Sukihana will never apologize when it comes to embracing a part of her body that can serve as a vessel of life.
“I am going to sing about this cat because this cat is worth it,” the Wilmington, Delaware-raised rapper brazenly said during a recent interview with rolling out.
After appearing in the video for Cardi B and Megan Thee Stallion’s controversial hit single “WAP,” Sukihana found herself in the middle of a media firestorm that even caused several politicians to respond.
Several Republicans panned the video’s overtly sexual images that include scantily clad women and references to sex. Republican politician James P. Bradley from California blasted the content in the video by tweeting, “The WAP made me want to pour holy water in my ears and I feel sorry for the future girls if this is their role model.”
Although Sukihana only had a cameo in the “WAP” video, she has faced similar backlash for her songs such as “Yous a H–,” and “All in Your Throat.” Her most recent mixtape is daringly titled Wolf P—-.
Sukihana believes that some men want to control women’s sexuality because of the history of women being treated as second-class citizens.
“When it comes to women, we always get backlash,” Sukihana said. “But we’re just promoting sexual liberation and female unity. Whether men want to accept it or not, we’re all coming together. We’re all here on Earth because of sex. I don’t care about the backlash. I have tough skin. The politicians were mad at this video saying, ‘these people aren’t good for our generation.’ But I don’t think politicians are that good either. Black women are becoming successful entrepreneurs and business owners. A lot of people can’t take that.”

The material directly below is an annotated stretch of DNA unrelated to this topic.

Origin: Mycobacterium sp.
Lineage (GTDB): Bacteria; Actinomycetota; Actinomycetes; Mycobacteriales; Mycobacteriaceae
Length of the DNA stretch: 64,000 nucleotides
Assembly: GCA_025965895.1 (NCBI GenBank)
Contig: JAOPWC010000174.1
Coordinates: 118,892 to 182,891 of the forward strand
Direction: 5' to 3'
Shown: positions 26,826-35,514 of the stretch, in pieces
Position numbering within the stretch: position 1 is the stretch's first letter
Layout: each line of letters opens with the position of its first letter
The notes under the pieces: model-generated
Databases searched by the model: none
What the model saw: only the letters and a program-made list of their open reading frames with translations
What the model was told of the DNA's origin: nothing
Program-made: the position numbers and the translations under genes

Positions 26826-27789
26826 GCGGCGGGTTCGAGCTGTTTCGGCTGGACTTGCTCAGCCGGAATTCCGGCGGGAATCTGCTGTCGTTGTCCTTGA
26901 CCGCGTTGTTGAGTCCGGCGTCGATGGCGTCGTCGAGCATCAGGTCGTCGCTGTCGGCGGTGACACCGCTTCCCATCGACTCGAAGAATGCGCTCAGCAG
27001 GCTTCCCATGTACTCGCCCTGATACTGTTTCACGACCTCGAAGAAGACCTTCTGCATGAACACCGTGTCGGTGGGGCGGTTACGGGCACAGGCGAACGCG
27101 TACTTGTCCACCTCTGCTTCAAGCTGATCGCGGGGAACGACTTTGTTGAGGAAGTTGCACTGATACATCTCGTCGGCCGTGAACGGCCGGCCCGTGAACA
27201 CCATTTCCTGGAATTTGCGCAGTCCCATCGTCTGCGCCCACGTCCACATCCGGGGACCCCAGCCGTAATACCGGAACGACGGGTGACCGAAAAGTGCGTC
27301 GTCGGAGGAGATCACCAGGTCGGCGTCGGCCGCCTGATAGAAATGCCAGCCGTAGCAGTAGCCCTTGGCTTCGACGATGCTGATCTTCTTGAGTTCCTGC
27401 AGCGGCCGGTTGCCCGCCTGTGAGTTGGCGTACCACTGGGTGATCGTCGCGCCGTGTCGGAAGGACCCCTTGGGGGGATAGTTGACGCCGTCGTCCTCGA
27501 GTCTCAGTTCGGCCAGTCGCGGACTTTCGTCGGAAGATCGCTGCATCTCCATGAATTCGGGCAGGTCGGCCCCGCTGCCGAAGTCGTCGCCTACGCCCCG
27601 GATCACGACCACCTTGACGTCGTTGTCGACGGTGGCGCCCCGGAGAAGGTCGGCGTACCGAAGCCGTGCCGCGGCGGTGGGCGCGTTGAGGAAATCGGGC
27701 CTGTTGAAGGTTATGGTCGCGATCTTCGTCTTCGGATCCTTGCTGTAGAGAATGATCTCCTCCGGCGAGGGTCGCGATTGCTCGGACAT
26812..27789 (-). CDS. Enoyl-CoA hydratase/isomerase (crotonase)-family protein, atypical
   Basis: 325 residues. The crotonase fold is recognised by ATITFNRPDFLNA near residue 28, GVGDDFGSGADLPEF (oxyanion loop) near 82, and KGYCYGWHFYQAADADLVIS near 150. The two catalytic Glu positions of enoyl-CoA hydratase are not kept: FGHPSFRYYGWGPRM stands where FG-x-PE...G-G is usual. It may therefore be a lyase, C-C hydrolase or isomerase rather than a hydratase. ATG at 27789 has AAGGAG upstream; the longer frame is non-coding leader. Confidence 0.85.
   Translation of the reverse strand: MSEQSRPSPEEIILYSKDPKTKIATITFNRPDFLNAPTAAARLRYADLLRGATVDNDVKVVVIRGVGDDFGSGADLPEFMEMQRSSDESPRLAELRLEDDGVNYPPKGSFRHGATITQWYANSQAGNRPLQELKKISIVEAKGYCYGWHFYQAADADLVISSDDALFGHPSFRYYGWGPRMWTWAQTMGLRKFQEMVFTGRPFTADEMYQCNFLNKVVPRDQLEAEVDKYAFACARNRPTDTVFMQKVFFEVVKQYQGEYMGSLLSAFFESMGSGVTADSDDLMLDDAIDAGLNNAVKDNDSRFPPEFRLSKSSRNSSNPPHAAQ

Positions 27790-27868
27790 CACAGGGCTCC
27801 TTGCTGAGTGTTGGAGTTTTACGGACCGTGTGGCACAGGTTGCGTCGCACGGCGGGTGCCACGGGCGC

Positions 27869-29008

Sukihana says that she developed her brashness as a youth in Wilmington where she attended a Swahili charter school, Kuumba Academy. She believes the school gave her a sense of pride at an early age.
“I always had a big personality,” she revealed. “I went to a performance arts school where I learned ballet and hip-hop dance. The things we learned from that all-Black school gave us confidence. After a while, it made me be happy about who I am. It feels good to be liberated.
“Growing up, there are a lot of people who would like to put you in a box. But I knew that I never belonged in a box. Once I showed people what I had to offer, I became famous. Once I left certain people, the universe gave me what I deserved when I was ready.”
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